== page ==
Western Writer Series hosts Rick Bass

Rick Bass gives a speech for the Western Writers Series.
Rick Bass gives a speech for the Western Writers Series.

The Western Writer series partnered with the Department of English Haley Professorship, Panhandle-Plains Historical Museum and Cornette Library in hosting Rick Bass, American writer and environmental activist, as part of the Distinguished Lecture Series Jan. 23-24.

“We are always happy to collaborate with the English department and the library to host an author of his stature,” Amy Mitchell, Programs Coordinator at PPHM, said.

Bass is a native to Texas, born in Fort Worth and he resided in Houston as well. He now lives in Montana with his wife Elizabeth Hughes where he serves on the board of the Yaak Valley Forest Council and Round River Conservation Studies.

Bass ventured back to his roots and began his visit at WTAMU with a “Conversation with the Author,” where students and faculty members alike were able to visit and have an exclusive conversation with the award winning author. He shared tips and tricks as well as inspiration for his works with those who attended the luncheon.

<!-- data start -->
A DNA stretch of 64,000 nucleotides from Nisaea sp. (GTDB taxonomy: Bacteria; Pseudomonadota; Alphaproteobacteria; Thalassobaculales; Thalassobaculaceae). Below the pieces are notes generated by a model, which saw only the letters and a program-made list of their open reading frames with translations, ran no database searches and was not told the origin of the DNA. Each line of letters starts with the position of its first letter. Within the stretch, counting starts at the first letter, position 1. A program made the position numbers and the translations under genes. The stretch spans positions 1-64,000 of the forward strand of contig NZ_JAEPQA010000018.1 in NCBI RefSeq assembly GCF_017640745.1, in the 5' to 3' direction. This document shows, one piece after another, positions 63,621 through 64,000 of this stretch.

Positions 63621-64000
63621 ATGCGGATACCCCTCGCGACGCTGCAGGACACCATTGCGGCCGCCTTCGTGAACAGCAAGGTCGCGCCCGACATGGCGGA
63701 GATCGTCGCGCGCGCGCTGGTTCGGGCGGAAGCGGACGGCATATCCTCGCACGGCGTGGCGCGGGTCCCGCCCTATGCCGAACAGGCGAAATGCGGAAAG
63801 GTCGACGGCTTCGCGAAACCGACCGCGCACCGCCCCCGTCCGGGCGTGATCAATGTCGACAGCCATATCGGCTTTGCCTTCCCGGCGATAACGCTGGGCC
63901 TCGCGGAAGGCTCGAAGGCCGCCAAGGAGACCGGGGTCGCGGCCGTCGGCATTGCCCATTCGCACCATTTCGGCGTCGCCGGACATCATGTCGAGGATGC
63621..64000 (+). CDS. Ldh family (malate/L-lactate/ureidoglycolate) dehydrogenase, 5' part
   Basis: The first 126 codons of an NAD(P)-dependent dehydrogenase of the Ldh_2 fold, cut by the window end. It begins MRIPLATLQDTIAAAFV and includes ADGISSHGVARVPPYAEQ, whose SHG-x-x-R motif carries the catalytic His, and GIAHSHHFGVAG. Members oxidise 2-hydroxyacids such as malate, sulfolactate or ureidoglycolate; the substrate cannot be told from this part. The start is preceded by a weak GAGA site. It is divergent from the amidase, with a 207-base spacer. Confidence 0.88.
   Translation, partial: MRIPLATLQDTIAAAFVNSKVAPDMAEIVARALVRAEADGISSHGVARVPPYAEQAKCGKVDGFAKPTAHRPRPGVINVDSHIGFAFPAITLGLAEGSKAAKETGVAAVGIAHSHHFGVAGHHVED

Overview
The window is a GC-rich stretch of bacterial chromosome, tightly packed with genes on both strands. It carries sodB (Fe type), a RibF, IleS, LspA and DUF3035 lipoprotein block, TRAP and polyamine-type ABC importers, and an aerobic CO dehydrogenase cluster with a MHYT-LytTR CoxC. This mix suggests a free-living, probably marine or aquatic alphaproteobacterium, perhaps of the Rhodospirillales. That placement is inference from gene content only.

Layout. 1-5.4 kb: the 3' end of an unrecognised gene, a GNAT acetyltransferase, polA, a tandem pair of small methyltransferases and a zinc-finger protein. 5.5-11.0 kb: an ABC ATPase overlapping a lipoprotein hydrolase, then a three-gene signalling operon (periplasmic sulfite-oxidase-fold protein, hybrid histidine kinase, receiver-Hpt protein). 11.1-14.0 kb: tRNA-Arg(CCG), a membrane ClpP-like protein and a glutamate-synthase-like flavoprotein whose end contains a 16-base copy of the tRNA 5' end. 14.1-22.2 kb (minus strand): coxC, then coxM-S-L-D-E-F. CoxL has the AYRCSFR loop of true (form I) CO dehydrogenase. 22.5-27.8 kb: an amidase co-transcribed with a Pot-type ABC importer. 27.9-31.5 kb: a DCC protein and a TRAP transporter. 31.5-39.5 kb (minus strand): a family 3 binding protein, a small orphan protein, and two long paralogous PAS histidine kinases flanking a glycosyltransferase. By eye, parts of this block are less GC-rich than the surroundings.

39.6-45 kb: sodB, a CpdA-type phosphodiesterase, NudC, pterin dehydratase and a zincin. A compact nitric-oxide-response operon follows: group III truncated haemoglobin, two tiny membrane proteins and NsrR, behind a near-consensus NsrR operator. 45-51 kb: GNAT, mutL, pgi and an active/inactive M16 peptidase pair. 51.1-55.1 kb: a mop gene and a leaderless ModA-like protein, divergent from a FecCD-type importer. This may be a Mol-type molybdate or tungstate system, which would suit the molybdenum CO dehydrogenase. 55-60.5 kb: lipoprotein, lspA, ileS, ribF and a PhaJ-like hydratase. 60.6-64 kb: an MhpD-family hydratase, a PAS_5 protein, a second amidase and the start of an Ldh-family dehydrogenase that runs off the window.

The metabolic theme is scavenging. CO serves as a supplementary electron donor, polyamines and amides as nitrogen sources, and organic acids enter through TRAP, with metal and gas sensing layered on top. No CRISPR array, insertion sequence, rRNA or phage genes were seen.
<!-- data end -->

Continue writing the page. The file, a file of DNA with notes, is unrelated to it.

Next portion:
“The most important thing I’ve learned specifically in helping me become a writer-wow there are a few of them,” Bass said.  “I think the most important thing is show don’t tell. Be specific.”

Bass shared a reading from his latest novel All the Land to Hold Us in a presentation held at the PPHM Thursday evening. He concluded the reading with a question and answer session along with a book signing. Bass ended his visit to WT with an 8 am hike in Palo Duro Canyon with students and faculty members.

“It is nice to see him,” Sara Stone, Student Supervisor at the Cornett Library, said. “He is everything I expected and more.”

Bass writes in both fiction and non-fiction genres. He has been published in many well known places such as O, The Oprah Magazine, New York Times Sunday Magazine, the Washington Post, and many more.

He is the recipient of distinguished awards for his writing from the Texas Institute of Letters, as well as fellowships from the National Endowments for the Arts.


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